Mardi Gras (French for "Fat Tuesday") is the day
before Ash Wednesday, and is also called "Shrove Tuesday"
or Carnival ("car-nee-VAHL" elsewhere but in New
Orleans "CAR-na-val"). It is a celebration that
is held just before the beginning of the Christian liturgical
season of Lent.
New Orleans Mardi Gras
New Orleans Mardi Gras is particularly well-known. The New
Orleans Carnival season starts on Twelfth Night (which is
the religious Feast of the Epiphany), January 6. The season
of balls (some of them in costume) and King Cake parties begin
on that date, as well smaller parades.
From about two weeks
before Mardi Gras Day on, there is at least one good sized
parade every day, which tend to get larger and more elaborate
as Mardi Gras Day approaches.
In the final week of Carnival
numerous events large and small occur throughout New Orleans
and surrounding communities.
Many young tourists center their
visits on a small portion of upper Bourbon Street and the
French Quarter. The Mardi Gras celebrations include parades
organized by Carnival Krewes.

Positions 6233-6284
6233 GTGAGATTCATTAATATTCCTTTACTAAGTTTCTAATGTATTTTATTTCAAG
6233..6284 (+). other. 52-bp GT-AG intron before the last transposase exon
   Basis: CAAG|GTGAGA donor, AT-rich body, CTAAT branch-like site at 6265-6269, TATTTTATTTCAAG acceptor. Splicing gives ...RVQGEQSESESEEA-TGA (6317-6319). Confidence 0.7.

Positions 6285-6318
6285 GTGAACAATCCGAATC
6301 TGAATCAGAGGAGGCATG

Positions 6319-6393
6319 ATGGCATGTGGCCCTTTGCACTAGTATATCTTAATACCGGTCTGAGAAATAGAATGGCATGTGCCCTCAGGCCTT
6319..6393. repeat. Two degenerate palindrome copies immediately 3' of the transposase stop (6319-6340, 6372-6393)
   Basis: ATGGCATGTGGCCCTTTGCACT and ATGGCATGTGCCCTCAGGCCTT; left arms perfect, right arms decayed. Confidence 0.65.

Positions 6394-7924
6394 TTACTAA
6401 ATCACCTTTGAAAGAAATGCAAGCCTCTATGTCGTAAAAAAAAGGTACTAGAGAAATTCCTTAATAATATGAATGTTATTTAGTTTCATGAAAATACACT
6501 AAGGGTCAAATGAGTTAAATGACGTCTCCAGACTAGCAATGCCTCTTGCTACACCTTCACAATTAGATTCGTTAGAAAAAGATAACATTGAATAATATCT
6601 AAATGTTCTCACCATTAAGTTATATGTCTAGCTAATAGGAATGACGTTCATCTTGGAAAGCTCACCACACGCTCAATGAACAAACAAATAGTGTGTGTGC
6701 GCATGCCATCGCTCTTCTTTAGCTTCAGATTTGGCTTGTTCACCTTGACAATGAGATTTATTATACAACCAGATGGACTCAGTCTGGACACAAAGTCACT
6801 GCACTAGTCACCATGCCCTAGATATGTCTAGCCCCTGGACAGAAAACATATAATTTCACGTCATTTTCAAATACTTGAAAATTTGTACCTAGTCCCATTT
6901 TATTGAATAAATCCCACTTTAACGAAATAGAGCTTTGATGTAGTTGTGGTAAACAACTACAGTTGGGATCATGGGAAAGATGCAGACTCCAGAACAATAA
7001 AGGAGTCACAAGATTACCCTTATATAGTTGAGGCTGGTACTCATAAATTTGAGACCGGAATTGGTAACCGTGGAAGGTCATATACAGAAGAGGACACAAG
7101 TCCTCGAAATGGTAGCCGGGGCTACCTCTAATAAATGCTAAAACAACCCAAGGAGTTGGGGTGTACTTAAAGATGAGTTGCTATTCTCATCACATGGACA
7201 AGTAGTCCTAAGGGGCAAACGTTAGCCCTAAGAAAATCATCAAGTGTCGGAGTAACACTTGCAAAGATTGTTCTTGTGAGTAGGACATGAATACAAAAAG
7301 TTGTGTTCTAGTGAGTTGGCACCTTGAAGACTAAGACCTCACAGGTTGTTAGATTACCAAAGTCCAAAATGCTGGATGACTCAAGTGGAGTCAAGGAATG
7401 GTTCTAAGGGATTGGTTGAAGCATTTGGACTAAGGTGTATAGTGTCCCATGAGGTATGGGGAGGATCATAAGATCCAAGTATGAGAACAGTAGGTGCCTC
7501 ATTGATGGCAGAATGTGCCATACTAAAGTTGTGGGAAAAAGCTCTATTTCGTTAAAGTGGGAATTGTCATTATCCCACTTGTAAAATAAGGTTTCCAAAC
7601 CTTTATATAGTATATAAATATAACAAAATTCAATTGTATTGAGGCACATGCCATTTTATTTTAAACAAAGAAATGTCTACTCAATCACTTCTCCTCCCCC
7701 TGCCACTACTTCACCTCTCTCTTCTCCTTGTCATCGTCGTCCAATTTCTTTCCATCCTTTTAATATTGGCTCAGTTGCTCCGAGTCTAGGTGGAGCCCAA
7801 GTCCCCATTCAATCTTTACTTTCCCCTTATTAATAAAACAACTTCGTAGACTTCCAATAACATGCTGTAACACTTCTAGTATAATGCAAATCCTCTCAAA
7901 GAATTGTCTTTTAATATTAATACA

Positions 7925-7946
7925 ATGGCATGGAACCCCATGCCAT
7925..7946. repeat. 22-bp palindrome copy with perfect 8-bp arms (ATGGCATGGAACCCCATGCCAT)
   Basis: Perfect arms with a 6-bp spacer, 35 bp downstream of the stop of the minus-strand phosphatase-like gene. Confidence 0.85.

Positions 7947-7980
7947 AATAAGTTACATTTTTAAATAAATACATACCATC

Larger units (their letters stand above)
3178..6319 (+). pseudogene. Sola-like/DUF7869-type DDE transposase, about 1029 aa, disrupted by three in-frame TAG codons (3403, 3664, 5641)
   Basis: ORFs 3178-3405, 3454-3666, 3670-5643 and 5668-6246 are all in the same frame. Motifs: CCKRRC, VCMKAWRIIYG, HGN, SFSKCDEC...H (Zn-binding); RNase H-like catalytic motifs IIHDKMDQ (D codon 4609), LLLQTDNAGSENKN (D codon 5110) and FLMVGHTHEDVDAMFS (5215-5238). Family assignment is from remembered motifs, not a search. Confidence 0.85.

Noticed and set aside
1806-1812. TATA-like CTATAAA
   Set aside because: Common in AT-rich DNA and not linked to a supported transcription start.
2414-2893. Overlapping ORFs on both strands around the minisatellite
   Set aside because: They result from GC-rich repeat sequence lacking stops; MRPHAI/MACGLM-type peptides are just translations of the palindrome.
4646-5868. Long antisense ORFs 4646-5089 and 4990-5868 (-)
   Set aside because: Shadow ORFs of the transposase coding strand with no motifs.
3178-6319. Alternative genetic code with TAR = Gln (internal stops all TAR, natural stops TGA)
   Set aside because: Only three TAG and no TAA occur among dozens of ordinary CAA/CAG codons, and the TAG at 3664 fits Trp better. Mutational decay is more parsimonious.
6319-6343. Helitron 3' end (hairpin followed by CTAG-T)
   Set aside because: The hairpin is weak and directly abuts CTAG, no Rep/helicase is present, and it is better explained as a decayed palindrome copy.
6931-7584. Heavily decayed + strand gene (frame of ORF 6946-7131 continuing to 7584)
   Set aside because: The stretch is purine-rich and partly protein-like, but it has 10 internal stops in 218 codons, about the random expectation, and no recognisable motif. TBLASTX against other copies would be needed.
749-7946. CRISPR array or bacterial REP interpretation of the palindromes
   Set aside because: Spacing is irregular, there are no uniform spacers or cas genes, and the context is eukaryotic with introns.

Krewe float riders toss throws
to the crowds; the most common throws are strings of cheap
colorful beads, dubloons (aluminium discs usually impressed
with the Krewe logo), decorated plastic throw cups, and small
To New Orleanians, Mardi Gras refers only
to the final and most elaborate day of the Carnival Season;
out of town visitors tend to refer to the entire Carnival
as "Mardi Gras". Some locals have thus started to
refer to the final day of Carnival as Mardi Gras Day (technically
redundant) to avoid confusion.
Mardi Gras was brought to Louisiana by early French settlers.
The first record of the holiday being marked in Louisiana
The starting date of festivities in New Orleans is
unknown, but an account from 1743 notes that the custom of
Carnival balls was already established by that date. Processions
and masking in the streets on Mardi Gras Day took place, were
sometimes prohibited by law, and were quickly renewed whenever
such restrictions were lifted or little enforced.
On Mardi Gras of 1857 the Mystick Krewe of Comus held its
first parade. This was neither (as has sometimes been mistakenly
asserted) the beginning New Orleans Mardi Gras nor the first
New Orleans Mardi Gras parade, but it did usher in a new era
of more organized Carnival festivities. It started a number
of continuing traditions, and is considered the first Carnival
Krewe in the modern sense.
See More> Mardi
Gras Krewes - Rex and Zulu | Mardis Gras Parade Schedule
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